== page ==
They Can Afford To Retire, But…
Good Morning Relaxing Retirement Member,
Over the last 24 years of coaching individuals and couples to a make a seamless transition to retirement, I’ve witnessed many similarities among those I’ve worked with.
Some of those were good such as the tremendous discipline employed by so many to diligently save and accumulate the necessary resources to be able to stop working and retire if they chose to.
On the flip side, however, I’ve also witnessed far too many who have no system in place for their decision making, and it costs them dearly.
I’ve recently had the pleasure to work with a terrific couple who was referred to us by one of our Relaxing Retirement members.
Their ‘story’ is one I’ve witnessed far too many times, but there’s a great lesson for everyone, so I’d like to share it with you.
In order to protect their privacy, I’m going to refer to this couple as Ron and Rita.
Ron and Rita are both 65 years old and they now find themselves in the same place as many of our Relaxing Retirement members today.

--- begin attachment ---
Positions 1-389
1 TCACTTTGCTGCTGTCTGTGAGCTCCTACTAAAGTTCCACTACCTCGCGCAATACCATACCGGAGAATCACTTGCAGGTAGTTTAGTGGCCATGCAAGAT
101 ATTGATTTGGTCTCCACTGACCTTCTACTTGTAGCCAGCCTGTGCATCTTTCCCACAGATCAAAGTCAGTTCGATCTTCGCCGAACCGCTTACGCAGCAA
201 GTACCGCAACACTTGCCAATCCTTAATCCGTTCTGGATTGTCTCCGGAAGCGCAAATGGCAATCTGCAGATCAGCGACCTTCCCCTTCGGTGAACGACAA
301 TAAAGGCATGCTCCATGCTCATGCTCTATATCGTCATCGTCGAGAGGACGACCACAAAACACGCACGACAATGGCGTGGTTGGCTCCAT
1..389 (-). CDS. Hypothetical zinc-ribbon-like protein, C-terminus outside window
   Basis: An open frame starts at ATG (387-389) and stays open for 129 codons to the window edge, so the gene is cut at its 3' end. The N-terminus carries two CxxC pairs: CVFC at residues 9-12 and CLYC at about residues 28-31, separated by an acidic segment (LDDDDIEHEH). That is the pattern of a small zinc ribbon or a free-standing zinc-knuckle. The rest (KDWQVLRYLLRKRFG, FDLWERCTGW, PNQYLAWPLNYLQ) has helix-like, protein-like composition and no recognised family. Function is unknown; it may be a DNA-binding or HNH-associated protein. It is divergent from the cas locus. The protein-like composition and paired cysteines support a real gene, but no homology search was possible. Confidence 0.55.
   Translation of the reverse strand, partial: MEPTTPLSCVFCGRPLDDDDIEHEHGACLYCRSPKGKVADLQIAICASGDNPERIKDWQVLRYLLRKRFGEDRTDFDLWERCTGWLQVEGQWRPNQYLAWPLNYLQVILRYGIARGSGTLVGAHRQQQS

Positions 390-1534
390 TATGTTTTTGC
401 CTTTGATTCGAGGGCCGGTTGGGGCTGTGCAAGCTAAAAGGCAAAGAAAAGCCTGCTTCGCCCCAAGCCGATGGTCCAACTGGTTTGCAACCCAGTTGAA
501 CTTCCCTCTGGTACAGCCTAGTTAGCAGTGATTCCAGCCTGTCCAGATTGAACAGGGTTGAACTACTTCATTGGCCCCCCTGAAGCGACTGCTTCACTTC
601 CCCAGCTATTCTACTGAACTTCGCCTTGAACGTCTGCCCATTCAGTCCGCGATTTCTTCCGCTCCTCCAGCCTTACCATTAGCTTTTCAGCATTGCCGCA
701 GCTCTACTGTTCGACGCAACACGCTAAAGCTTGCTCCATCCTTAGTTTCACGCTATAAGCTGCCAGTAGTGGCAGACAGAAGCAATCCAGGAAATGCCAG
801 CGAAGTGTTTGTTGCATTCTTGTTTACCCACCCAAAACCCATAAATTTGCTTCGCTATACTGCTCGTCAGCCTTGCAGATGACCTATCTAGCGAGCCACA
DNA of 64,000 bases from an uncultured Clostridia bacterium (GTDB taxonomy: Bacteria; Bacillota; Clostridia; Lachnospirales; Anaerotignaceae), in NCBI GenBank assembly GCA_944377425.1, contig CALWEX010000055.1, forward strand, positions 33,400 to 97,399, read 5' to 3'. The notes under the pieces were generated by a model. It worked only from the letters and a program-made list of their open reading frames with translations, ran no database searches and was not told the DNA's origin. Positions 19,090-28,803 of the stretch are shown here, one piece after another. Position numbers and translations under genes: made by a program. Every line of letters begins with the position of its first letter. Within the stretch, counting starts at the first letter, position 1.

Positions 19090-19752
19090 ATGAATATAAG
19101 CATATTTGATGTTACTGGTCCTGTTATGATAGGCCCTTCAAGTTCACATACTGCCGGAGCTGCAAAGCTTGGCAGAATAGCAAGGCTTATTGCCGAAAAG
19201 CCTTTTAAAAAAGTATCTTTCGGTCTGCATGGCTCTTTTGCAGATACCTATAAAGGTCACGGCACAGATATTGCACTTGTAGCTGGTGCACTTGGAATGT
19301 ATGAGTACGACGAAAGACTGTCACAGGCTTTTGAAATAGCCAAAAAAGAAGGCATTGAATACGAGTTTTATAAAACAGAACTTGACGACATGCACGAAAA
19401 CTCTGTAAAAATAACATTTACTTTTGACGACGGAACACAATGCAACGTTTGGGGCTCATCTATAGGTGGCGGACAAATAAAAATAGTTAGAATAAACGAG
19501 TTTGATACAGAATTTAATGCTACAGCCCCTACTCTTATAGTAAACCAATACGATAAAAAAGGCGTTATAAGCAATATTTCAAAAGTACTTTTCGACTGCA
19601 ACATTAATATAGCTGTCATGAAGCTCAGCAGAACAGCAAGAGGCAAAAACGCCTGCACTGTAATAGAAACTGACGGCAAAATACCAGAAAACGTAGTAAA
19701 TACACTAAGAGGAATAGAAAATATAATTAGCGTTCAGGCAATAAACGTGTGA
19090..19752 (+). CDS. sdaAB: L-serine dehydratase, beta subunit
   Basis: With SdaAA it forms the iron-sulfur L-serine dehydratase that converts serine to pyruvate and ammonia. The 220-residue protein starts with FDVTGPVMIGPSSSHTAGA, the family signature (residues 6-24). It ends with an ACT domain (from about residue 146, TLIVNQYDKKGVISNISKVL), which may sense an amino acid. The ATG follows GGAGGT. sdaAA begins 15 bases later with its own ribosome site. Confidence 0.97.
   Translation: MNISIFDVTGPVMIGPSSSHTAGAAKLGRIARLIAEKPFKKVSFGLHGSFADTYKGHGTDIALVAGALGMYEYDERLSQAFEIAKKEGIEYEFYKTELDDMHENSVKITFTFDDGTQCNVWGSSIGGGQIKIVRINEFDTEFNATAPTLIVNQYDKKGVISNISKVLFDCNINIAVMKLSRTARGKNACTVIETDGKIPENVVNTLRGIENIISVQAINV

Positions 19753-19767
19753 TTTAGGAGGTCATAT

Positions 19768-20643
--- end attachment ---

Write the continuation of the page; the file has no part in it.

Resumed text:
They’ve hit threshold! While they’ve enjoyed working up until now, they’re now emotionally ready to retire.
What Ron and Rita want to know from me is if they can afford to retire.
And, if they can, how do they generate lifestyle sustaining income because they’ve never done this before.
This is a key commonality that I see so much. They’ve never done this before and they’re just not confident.
One of the big reasons why they lacked 100% confidence is their investment performance over the last few years.
During their Retirement Confidence Preparation System™ meeting that we had, in addition to having an extensive conversation about their experiences and their priorities, I also had the opportunity to review their investment holdings going back a few years as Ron was a “spreadsheet guy”.